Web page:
Single molecule localization microscopy; T cell; T cell receptor; microcluster; immunological synapse; superrcitical angle fluorescence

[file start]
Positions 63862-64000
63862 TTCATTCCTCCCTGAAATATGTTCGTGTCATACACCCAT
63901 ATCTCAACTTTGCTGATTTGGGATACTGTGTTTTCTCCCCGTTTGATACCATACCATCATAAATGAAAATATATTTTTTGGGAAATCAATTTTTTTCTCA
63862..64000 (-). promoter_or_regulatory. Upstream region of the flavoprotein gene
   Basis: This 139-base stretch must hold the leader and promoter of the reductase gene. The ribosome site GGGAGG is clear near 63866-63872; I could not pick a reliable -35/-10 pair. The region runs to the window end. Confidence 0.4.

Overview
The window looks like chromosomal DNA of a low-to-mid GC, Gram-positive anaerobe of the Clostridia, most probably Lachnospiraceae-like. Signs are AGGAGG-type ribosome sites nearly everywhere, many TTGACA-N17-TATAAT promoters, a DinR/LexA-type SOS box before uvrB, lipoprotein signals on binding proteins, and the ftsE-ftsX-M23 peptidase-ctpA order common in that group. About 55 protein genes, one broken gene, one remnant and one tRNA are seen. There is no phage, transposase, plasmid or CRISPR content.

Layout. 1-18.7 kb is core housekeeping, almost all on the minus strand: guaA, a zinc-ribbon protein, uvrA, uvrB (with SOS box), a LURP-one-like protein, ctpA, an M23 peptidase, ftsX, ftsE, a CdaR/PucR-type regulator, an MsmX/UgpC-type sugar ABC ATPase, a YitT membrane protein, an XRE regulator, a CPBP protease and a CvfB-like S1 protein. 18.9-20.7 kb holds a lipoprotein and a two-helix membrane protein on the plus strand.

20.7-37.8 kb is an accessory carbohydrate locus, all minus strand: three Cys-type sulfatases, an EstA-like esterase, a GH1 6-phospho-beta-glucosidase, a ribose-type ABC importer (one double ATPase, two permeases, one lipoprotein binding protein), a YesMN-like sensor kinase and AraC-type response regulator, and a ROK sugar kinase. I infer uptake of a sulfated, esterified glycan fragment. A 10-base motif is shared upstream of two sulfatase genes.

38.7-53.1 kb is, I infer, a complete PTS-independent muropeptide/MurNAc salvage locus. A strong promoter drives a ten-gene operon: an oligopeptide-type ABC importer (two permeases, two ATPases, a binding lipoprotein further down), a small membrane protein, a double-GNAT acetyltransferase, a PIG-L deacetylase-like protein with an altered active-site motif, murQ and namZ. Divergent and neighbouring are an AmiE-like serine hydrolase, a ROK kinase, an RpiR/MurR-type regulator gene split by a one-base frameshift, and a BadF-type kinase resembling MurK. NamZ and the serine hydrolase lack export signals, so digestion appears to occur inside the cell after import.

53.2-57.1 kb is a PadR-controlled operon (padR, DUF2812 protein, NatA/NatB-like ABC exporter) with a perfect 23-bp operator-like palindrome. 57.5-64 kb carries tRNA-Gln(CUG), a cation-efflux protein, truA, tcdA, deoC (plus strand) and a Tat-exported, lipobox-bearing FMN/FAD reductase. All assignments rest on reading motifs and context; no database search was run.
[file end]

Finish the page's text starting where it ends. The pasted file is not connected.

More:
The interaction between the T cell receptor (TCR) and the peptide in major histocompatibility complex (pMHC) molecules is a crucial step in T cell activation. The entire process of antigen recognition control and the relative contributions of TCR–MHC binding energy are still not well-understood. In order to analyse the protein clustering at the nanoscales upon T cell activation in animal model TCR, single molecule localization microscopy (SMLM) with direct stochastic optical reconstruction microscopy (dSTORM) based on total internal reflection fluorescence (TIRF) was used. The beta chain of TCR was labelled with a single chain fragment of antibody scFv-AF647. With the mentioned microscopic techniques, a different subset of fluorescent probes was activated at different times, allowing these fluorophores to be imaged without substantial spatial overlap and to be localized with high precision in xyz-coordinates. The axial precision was achieved using the defocussing approach with the help of the near field of a dipole, using supercritical angle fluorescence (SAF). SAF light only occurs near the coverslip, which gives the advantage of gathering information for determining the axial position of the fluorophore by using interference to cause a change in the shape of the image of a fluorophore point spread function (PSF) on the camera. The interference was controlled and optimized using the focus position. Using this method allowed the analysis of microclusters in the nanoscale with three dimensional (3D) super resolution technique. The aim of this thesis was to compare various parameters of TCR microclusters such as: size, density, and z-position depending on different concentrations of pMHC, using density based spatial clustering of applications with noise (DBSCAN) as clustering algorithm.